Backlog of permits creates building logjam in Duluth

August usually finds builders bustling to make the most of the Northland's short summer, but Michelle LeBeau, executive director of Women in Construction, has been laying off crew members in Duluth.

August usually finds builders bustling to make the most of the Northland's short summer, but Michelle LeBeau, executive director of Women in Construction, has been laying off crew members in Duluth.

As of the past week, LeBeau had sent eight workers home and was preparing to let go as many as four more.

The firm has plenty of work. That's not the problem.

What Women in Construction needs is building permits.

On Friday, LeBeau finally obtained a building permit for which she had submitted plans July 16. She said the company may not be able to recall workers for another couple weeks, as the site still must be prepared for the construction of a single-family home.


City building officials are examining drawings for projects filed July 17. That means the wait for an initial review of a building plan is about 5½ weeks. As of Friday, 61 plans still are in line, awaiting first review.

LeBeau doesn't fault the staff of Duluth's building safety department for the backlog.

"I think they're understaffed and overworked," she said.

Andy Peterson, public policy director for the Duluth Area Chamber of Commerce, said he has received numerous complaints from other developers and builders about permit delays.

"I get up to 10 calls per week on this issue," he said. "People are frustrated, but they don't want to say anything directly to the city because they are afraid of retribution."

Instead, Peterson said many of these companies ask the chamber to register their concerns about the department anonymously, rather than risk having their plans held up even longer in retaliation for complaints made to city administration.

In addition to inconveniencing builders, Peterson said the delays damage Duluth's reputation as a business-friendly community.

"It has been a chronic frustration for me and a lot of other folks," Peterson said.


Kirby Wood said that plans for a new garage and expansion of his Congdon home, submitted to the city on July 18, still are awaiting review.

"If it takes too much longer, it's going to be hard to get the work done and the landscaping finished before winter," he said.

Chuck Duvall, a disabled Vietnam veteran, said his plans for a new prefabricated home in Gary-New Duluth have been stymied. He filed his paperwork on July 26, and given the slow pace of permitting, Duvall is concerned about whether the home will be ready for occupancy by the end of September, when he has agreed to give up his apartment.

"The idea of finding myself homeless is really stressing me out," he said.

City Building Official Duane Lasley said that ideally, people would face no more than a two-week wait for an initial review of their permit application. But he said that staff members are severely overburdened.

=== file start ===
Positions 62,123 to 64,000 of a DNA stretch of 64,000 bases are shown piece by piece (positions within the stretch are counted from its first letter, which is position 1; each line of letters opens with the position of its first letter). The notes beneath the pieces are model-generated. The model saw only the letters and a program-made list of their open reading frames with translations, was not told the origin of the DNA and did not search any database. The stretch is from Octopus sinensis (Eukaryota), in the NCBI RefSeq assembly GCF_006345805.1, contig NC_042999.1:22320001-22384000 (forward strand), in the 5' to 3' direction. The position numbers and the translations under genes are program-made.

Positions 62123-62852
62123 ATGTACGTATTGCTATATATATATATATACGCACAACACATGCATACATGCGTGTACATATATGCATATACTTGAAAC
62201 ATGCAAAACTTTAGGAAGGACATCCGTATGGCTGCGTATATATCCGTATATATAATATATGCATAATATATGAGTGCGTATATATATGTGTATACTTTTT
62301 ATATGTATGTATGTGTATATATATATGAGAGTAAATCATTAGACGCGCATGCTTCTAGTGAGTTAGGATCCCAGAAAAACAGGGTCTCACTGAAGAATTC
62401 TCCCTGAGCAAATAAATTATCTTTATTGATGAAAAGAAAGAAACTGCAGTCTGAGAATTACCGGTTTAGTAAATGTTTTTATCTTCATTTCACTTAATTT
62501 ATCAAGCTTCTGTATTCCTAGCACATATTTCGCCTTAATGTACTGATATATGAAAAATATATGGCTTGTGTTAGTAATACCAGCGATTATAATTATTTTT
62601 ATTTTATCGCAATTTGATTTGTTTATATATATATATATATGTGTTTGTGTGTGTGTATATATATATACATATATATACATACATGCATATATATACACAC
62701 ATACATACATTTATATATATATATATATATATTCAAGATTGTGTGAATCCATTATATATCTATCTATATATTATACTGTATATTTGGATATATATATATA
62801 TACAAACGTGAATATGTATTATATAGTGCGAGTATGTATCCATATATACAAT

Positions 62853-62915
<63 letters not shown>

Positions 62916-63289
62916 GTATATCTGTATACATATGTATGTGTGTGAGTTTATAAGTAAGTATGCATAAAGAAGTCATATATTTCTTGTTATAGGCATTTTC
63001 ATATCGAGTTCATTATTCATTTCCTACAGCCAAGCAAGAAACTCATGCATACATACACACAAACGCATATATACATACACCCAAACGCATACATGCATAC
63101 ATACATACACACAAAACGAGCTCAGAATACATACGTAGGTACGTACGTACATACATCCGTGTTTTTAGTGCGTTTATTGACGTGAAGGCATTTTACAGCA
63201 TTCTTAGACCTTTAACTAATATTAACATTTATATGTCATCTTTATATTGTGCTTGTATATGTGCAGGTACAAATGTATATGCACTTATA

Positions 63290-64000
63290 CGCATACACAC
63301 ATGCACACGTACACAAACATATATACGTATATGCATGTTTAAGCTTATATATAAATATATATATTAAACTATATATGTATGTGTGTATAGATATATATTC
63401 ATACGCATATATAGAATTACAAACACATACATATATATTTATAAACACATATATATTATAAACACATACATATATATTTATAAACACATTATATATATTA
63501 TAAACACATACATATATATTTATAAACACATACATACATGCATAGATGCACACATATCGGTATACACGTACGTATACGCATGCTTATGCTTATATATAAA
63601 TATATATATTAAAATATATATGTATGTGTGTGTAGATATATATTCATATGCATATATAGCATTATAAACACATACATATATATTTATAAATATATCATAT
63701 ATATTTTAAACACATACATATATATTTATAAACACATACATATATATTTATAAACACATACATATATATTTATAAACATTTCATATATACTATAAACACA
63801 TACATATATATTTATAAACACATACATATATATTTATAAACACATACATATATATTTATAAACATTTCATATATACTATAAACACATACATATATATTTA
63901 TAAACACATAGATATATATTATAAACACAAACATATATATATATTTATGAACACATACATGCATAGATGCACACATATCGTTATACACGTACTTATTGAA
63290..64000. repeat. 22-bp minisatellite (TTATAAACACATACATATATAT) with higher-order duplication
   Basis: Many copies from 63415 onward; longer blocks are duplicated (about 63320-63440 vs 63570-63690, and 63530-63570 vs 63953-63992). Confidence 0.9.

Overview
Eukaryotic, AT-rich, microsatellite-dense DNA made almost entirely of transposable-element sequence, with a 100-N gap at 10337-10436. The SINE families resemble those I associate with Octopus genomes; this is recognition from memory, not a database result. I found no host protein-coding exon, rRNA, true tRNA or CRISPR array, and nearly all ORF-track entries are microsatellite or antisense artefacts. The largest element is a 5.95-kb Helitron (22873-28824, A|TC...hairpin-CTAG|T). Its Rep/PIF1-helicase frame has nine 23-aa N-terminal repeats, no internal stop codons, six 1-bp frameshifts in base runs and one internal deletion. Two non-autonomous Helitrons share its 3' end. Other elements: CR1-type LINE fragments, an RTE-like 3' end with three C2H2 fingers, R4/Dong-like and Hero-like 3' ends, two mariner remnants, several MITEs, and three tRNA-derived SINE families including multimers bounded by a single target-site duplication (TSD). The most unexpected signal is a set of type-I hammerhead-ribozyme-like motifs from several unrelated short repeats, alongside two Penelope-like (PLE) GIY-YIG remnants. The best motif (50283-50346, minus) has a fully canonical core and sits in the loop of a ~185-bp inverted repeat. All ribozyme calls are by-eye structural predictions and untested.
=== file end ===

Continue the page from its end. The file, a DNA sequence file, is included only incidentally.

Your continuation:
Lasley cited a 1998 review of Duluth's building safety operations by the Minnesota Building Code and Standards Division indicating that the city had about one-third of the staffing it needed to keep pace with plan reviews.

Since that time, Duluth has hired an additional person, bringing its plan review staffing to two.

That briefly may have put the city in better stead, but the volume of work the building safety department handles has increased sharply in the past decade. In 1998, Duluth saw $60 million in construction compared with $233 million in 2006, a record year.


With five plan reviewers, Rochester, Minn., has more than twice the review staff of Duluth. But Rochester issued 3,100 building permits in 2006 -- 50 percent more than the 2,080 Duluth did that year.

Ron Boose, Rochester's director of building safety, said the lead time for residential permits in his city is about one week. Some reviews of commercial development plans are running slightly farther behind.

Duluth Mayor Herb Bergson acknowledged the city's building safety department is understaffed but said he won't hire more employees until the issue of health care benefits for retired city employees is resolved. He explained that he doesn't want to add to the city's

$309 million retiree health care liability.

The American Federation of State, County and Municipal Employees, which represents most workers in Duluth's building safety department, remains in contract negotiations with the city. Bergson called on union leaders to bring the administration's latest offer to its members for a vote.

Mary Theurer, a field director for AFSCME Council 5, said the administration, not the union, bears responsibility for inadequately staffing City Hall.

"Mayor Bergson needs to take responsibility rather than blaming AFSCME," she said. "We have agreed to a defined contribution for new hires. All he [Bergson] needs to do is sign that agreement, and he will be in a position to hire new people."

Inadequate staffing in the building department isn't the only source of delays, Lasley said.

"Our biggest frustration is that people don't read the information we provide and don't do what they need to do to get their plans approved. That's where the backlog is," he said.

If people would simply spend more time at the outset, making sure their drawings complied with guidelines the city provides to building permit applicants, Lasley thinks wait times could be reduced dramatically.

"If we didn't have to look at any project more than twice, we wouldn't have a backlog right now," he said.

Peter Passi covers city government for the Duluth News Tribune. He joined the paper in April 2000, initially as a business reporter but has worked a number of beats through the years.
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